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French Bistro de Margot Gets It Right


Published December 9, 2015 at 4:00 a.m.

Foie gras torchon - OLIVER PARINI
  • Oliver Parini
  • Foie gras torchon

On Friday, November 13, the roll-down gate was open at La Belle Équipe, a popular bistro in Paris's 11th arrondissement. The night was mild and diners spilled across the threshold into sidewalk seating. A group gathered for a birthday celebration. Then two men stepped out of a car and massacred 19 people in a shower of chaos and terror.

We may never fully understand why ISIS zealots chose La Belle Équipe and five other locations in the City of Light that night, though consensus seems to be that "Parisian hedonism" was the real target.

By that logic, it's understandable why a bistro was targeted. Though not usually fancy, small neighborhood cafés give a heartfelt bienvenue to all who enter, offering everyday indulgences with the off-the-cuff grace typical of casual French hospitality.

"Here, try this with the torchon," your waitress might say, placing an unsolicited glass on the table. You nibble the livered toast, then raise the glass to your lips. A honey-soaked sip of Sauternes washes through the toast, sending shivers of pleasure through your body. Your glee radiates forth as an irrepressible smile.

These are the touches that distinguish a decent restaurant from an excellent one, and most good bistros offer them with effortless frequency.

  • Oliver Parini
  • Herve Mahe

When chef Herve Mahe announced that he'd transform Burlington's L'Amante into a real-deal French bistro, fans mourned the loss of the longtime trattoria even before it closed. Some relief came when Mahe said he'd keep on the restaurant's long-serving staff. The food would be different, but with the same kitchen and front-of-house personnel, regulars could return to familiar faces.

Behind the scenes, Mahe saw that the restaurant's staffing door wasn't a fast-revolving one, and, after 30 years in the business, he knew better than to mess with a good thing. The chef has worked in restaurants with one, two and three Michelin stars across Europe and North America, inching his way up the kitchen ladder under and alongside storied chefs including Jean-François Malle and Mathieu Viannay.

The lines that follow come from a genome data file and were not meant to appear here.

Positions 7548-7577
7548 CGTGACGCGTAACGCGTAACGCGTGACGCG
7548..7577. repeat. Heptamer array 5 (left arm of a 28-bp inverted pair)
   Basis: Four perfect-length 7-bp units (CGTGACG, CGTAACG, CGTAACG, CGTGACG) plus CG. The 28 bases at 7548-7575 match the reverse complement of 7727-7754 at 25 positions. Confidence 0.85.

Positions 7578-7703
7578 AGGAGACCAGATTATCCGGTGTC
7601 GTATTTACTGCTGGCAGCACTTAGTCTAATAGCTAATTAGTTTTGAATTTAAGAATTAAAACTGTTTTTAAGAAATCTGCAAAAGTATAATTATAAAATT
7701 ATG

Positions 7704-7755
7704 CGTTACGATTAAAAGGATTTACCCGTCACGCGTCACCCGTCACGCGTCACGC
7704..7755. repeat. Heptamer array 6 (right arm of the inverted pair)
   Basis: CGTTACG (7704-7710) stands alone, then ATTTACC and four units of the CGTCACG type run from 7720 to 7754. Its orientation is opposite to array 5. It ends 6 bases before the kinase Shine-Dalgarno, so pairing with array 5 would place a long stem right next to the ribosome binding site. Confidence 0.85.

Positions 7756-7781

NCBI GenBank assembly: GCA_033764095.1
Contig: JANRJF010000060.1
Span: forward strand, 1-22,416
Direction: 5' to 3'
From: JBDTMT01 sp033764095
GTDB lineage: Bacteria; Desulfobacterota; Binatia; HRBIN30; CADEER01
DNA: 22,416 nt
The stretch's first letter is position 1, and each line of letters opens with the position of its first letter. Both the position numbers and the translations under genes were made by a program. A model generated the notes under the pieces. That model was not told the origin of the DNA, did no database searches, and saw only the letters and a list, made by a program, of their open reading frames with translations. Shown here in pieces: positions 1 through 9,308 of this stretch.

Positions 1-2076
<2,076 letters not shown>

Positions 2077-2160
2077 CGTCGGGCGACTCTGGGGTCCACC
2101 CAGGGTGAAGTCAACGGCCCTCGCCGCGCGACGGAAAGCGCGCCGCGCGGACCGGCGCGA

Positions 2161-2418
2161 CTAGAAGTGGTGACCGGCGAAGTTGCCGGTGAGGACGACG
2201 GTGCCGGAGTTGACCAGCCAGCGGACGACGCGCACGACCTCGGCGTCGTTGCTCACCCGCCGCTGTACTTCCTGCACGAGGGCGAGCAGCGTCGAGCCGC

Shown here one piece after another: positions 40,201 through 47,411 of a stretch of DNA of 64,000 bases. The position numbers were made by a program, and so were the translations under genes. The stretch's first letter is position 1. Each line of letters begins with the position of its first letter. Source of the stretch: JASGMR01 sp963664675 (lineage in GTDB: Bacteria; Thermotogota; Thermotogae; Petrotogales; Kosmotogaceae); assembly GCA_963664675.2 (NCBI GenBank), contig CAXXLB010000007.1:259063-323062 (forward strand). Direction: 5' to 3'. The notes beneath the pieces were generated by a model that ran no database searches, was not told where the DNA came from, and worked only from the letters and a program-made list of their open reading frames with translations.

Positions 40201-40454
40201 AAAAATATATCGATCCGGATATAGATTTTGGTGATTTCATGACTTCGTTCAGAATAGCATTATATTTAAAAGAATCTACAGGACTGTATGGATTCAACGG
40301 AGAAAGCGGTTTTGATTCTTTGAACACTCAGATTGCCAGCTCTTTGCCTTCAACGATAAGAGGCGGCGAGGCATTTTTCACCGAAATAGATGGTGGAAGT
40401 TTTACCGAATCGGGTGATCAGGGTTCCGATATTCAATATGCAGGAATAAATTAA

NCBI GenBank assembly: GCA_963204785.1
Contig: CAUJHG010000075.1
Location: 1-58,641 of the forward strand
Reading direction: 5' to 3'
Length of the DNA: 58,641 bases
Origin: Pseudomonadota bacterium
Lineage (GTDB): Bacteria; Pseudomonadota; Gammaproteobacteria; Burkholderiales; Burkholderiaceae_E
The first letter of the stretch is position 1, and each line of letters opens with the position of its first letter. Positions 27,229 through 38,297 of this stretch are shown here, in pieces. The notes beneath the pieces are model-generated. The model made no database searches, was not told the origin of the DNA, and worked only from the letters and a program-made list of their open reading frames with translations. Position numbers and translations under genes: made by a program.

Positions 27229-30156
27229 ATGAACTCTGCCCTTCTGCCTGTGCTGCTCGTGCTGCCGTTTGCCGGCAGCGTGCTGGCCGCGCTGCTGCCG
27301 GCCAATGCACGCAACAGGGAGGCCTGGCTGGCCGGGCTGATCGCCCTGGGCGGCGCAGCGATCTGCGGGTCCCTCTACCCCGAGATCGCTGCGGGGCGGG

When Mahe landed in Vermont, he taught at the New England Culinary Institute — he was one of the last men standing when the school closed its Essex campus — before taking a post at the Hilton Burlington in 2011. He opened the Mounted Cat there in 2014 and served straight-forward "new American" bites, mostly to hotel guests.

After cooking other people's dishes since age 18, Mahe was ready to go it alone. When he began shaping Bistro de Margot last summer, he told this reporter that the project was "the achievement of what I've wanted to do for a long time." From now on, he said, he'd be cooking his own ideas.

The chef named the restaurant for his grandmother, he said, who lived to 100 years old. She was ever the matriarch-hostess, running circles around everyone in the kitchen and dining room, seeing to every detail.

That's how you'll find Mahe if you visit his restaurant. Even on the busiest nights, the chef spends much of his time in the dining room, greeting parties, clearing plates and settling babies into high chairs. "How do you like everything?" he'll ask earnestly, hoping for critical feedback. "Are you enjoying that wine?"

Maybe it's the seasoned staff, or that the French-trained chef simply knows how to run a restaurant, but the 3-month-old bistro already seems like a well-oiled machine. Service is efficient and polished; most servers know the wine list well and are quick with a spot-on pairing for whatever you've ordered.

But with veteran bartender Paul Gibson in charge of libations, you might as well start with a cocktail, and les mixes de Margot skew classic and boozy. Rye drinkers will enjoy the manhattan-esque Vieux Carré. The Vert Mont Vesper (styled after James Bond's martini in Casino Royale) is icy, clean and clear, all Vermont gin and vodka splashed with Lillet blanc. A cider mojito swaps ice cider for sugar in an autumnal take on the minty summer sparkler.

Pan-roasted cod - OLIVER PARINI
  • Oliver Parini
  • Pan-roasted cod